The International Covenants on Civil and Political Rights and on Economic, Social and Cultural Rights condemn discrimination on the grounds of sex and recognize the universal right to the highest attainable standard of physical and mental health (art. 12).
The Convention on the Elimination of All Forms of Discrimination against Women requires State Parties to "take all appropriate measures to modify or abolish customs and practices which constitute discrimination against women" (art. 2f) and "modify social and cultural patterns of conduct of men and women, with a view to achieving the elimination of prejudices and customary and all other practices which are based on the idea of the inferiority or the superiority of either of the sexes" (art 5a).
General recommendation 24 (1999) of the Convention emphasizes that certain cultural or traditional practices, such as female genital mutilation, carry a high risk of death and disability and recommends that State parties should ensure laws that prohibit female genital mutilation.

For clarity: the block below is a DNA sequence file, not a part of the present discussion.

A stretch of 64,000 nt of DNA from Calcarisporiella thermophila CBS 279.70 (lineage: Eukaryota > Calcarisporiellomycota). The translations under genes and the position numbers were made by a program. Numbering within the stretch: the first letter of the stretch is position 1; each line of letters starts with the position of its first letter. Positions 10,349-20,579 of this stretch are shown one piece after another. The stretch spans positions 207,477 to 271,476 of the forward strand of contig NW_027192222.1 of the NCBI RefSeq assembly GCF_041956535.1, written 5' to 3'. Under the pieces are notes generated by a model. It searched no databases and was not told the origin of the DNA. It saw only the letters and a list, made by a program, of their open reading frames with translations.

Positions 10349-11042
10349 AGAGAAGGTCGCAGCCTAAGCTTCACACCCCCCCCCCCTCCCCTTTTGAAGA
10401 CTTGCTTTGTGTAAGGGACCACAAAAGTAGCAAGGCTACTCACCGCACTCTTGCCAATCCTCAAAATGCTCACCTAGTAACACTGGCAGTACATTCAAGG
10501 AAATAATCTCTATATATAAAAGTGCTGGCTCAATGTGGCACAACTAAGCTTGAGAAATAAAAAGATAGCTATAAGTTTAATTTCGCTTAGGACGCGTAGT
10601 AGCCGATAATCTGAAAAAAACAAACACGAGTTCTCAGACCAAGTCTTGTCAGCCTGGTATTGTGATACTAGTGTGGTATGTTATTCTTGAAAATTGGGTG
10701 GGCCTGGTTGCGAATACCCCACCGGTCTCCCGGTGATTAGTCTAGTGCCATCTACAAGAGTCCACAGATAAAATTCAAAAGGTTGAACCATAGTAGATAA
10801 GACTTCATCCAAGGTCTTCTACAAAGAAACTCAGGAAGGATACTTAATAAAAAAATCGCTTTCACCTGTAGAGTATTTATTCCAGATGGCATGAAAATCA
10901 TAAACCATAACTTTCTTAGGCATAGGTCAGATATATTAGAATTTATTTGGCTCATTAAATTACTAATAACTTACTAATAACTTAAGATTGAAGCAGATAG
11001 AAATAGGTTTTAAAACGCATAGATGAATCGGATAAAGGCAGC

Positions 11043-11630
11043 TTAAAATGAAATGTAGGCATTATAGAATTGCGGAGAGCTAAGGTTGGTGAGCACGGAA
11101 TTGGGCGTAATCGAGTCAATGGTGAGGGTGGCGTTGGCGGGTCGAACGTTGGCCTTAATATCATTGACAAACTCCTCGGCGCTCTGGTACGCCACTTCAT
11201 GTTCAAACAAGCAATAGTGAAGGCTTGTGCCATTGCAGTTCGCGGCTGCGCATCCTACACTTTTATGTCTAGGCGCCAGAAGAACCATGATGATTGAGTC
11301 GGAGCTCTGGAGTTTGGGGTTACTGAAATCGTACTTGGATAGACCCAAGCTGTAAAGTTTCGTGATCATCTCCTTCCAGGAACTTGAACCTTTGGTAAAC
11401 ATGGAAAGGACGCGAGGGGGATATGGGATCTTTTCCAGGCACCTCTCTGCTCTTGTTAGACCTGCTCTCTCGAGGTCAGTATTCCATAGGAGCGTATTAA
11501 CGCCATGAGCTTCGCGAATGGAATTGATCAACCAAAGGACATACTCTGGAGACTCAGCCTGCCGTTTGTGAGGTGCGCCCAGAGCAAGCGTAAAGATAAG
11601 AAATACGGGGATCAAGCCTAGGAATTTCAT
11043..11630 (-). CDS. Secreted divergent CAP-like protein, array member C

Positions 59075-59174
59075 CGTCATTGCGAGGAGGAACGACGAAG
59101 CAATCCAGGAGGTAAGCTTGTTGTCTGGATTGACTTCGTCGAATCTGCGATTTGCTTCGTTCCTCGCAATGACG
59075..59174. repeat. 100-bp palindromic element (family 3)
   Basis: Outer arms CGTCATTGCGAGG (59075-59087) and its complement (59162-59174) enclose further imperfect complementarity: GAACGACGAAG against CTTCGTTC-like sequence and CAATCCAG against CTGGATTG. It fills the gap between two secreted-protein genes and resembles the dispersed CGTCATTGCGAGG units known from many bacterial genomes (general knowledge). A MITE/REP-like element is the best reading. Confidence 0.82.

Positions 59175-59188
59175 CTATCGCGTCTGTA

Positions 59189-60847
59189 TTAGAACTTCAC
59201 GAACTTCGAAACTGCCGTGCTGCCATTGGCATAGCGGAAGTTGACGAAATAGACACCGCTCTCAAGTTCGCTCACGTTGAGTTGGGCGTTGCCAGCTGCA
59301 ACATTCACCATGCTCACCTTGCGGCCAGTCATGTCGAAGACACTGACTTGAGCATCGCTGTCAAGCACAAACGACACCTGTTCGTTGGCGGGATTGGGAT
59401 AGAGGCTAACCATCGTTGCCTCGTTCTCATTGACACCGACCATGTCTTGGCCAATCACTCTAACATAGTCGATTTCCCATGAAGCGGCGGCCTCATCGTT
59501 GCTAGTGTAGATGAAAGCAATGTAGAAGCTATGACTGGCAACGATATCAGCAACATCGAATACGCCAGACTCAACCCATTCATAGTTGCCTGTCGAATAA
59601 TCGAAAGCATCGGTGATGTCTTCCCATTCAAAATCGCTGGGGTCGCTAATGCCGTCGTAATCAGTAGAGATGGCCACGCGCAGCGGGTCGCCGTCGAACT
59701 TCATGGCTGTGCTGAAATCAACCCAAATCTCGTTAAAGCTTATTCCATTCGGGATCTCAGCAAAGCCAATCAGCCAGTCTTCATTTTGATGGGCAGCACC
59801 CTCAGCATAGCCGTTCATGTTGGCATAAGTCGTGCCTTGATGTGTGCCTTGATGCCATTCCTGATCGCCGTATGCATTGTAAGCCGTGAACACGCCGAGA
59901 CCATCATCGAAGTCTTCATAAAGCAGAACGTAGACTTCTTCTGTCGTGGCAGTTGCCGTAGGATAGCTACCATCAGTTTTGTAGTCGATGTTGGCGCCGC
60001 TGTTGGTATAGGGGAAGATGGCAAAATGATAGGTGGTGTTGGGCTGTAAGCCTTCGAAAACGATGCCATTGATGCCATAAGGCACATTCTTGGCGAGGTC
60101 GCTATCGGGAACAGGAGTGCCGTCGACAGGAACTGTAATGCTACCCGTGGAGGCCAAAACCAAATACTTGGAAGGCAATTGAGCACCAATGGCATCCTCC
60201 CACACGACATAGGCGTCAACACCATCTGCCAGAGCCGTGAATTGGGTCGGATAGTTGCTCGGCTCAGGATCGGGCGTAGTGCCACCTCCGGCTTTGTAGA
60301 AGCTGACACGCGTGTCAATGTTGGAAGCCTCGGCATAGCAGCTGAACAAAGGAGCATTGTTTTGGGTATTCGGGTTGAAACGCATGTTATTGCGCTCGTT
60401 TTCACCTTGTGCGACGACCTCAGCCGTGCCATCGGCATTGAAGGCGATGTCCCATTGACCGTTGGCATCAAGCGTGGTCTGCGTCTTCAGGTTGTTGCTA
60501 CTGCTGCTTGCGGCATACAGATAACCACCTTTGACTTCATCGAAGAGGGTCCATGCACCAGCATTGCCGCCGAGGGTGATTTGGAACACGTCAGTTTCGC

General recommendation 14 (1990) recommends State parties take appropriate and effective measures to eradicate female genital mutilation; to collect and disseminate basic data on traditional practices; to support women's organizations that work for the elimination of harmful practices; to encourage politicians, professionals, religious and community leaders to co-operate in influencing attitudes; to introduce appropriate educational and training programmes; to include appropriate strategies aimed at ending female genital mutilation into national health policies; to invite assistance, information and advice from the appropriate organization of the United Nations system; and to include in their reports to the Committee, under articles 10 and 12 of the Convention, information about measures taken to eliminate female genital mutilation.